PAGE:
Banks are falling in love all over again with consumer deposits; add to this newfound affection the industry's new entrants Goldman Sachs, Morgan Stanley and American Express - and what you have is an exceptionally competitive environment for deposits at the same time that consumers are more predisposed than ever to switch banks, thanks to the high-profile bank failures during the last year.

The winners of this deposit war are likely to be those banks that can incorporate pricing-and-profitability techniques, analysts say. At a very basic level, pricing and profitability optimization is understanding at a very granular, segmented level, what the price elasticity and demand is for different types of deposit products in different parts of the market, says Frank Rohde, vp of product development and chief marketing officer for San Bruno, CA-based vendor Nomis Solutions.

Banks are generally unwilling to talk about results of their pricing optimization efforts, though Rohde says that banks can generate five-to-ten basis points of incremental yield, or 10-to-15 percent increase in balance growth, while paying the same rate as before. Those results may not jump off the page, but that's for a reason, says Brent Lippman, CEO and co-founder of Scottsdale, AZ-based Response Analytics. "This is not radical stuff. If somebody comes in here and says I can make you a 100-point improvement, they're doing something that is too obvious and too dangerous to your image in the marketplace. This is all about subtle changes that go under the radar - that's very important."

It's not easy, though. The variables are mind-boggling. For example: you have different pricing channels (Internet, branch, call center); different markets (state, region or city); different accounts (standard vs. premium savings account, CDs, money market accounts); different terms (three months, 24 months or five year CDs); and different promotions to go along with those products.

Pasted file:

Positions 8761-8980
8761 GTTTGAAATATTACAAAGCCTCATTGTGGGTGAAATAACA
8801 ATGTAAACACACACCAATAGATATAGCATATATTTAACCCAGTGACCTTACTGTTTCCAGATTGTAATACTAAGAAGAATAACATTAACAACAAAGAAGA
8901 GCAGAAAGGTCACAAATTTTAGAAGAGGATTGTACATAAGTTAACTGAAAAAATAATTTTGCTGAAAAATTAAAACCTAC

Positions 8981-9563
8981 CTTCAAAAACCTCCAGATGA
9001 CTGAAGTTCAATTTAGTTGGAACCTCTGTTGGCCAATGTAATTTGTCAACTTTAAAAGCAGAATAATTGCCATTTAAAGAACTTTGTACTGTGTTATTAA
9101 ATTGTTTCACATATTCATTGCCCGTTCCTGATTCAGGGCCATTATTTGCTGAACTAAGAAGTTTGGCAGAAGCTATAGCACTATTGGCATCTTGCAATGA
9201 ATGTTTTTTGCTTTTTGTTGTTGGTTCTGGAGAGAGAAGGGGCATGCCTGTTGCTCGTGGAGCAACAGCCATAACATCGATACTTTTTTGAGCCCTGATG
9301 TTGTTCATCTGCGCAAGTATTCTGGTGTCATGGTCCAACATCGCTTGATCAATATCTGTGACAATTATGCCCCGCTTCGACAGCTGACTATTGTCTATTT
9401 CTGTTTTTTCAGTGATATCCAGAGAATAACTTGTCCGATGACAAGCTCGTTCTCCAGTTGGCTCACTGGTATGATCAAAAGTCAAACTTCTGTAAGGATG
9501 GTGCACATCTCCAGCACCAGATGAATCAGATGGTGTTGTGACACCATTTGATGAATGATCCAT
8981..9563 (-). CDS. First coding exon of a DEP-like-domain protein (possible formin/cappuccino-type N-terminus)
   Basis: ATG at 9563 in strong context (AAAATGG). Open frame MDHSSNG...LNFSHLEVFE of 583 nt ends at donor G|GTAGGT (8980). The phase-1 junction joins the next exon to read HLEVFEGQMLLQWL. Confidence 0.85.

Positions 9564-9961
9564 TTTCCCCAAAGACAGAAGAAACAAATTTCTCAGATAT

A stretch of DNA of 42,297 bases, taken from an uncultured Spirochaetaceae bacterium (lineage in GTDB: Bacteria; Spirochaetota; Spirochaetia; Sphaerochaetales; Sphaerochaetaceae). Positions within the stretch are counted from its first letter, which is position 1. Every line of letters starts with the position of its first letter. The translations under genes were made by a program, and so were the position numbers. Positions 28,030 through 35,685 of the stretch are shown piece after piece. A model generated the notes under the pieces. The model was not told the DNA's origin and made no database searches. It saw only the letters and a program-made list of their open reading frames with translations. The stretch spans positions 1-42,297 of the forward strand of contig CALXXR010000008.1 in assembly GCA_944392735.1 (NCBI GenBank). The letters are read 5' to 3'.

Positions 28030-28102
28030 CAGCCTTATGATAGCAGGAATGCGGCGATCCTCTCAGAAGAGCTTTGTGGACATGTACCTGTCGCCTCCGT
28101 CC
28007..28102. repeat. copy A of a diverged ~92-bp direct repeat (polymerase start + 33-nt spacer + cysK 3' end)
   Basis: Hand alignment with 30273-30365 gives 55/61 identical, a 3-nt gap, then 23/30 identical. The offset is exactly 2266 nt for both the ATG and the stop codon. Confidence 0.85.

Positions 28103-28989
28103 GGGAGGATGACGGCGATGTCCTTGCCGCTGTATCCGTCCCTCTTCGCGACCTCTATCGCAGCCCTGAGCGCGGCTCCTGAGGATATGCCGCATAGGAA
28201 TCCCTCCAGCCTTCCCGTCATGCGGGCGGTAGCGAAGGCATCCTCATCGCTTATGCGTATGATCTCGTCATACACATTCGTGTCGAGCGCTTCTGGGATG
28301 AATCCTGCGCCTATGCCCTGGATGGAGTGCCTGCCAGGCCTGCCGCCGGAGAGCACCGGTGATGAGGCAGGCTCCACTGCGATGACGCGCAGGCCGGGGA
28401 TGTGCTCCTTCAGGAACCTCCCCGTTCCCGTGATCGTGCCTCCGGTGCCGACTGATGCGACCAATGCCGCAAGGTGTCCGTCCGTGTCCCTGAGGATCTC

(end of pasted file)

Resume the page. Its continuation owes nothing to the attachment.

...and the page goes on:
"Very quickly, if you go through the complexity of all those products, you have hundreds, if not thousands, if not hundreds of thousands of pricing cells," Rohde says. "You can't solve for just one of those pricing cells, you have to solve for all of them simultaneously in order to maximize your net-interest margin or maximize the liabilities you're putting on the books. That's what makes it a hard, really, really complex mathematical problem that most banks - in fact, none of the banks - have really solved yet."

The problem is that due to the increased competitiveness in gathering deposits, most banks are looking for quick fixes, says Terry Moore, who leads global management firm Accenture's banking practice in North America. Most don't want to go through the time and expense of pricing optimization, much less worry about channel or product differentiation. It's far easier to simply price based solely on what your competitors are offering, he says.

But this push for quick fixes can hurt banks in the long run. "Right now there's an intense price competition for deposits to fund new lending, and I think that is affecting profitability negatively. It's not a sustainable model," Moore says. "They're raising pricing on CDs and other vehicles and that has a negative impact on profitability. There's only so long that you can utilize that strategy before you have serious viability concerns relative to earnings and profits."

Ellen Joyner, global financial services marketing manager for software-provider SAS, agrees with Moore that there hasn't been much thought behind pricing amongst banks. Rather, Joyner says, most banks are turning to fees to generate income. Not only is this punitive method unscientific, it makes customers angry and hurts deposit growth in the long run. Optimization allows for the customer to be rewarded while the bank saves on cost.

"Banks, typically and traditionally, do not have a really good handle on profitability," Joyner says. "There's a lot of foundational work to be done and this is a good time to do that because they're having to start and rethink their whole IT infrastructure anyway, to be more flexible in the future."

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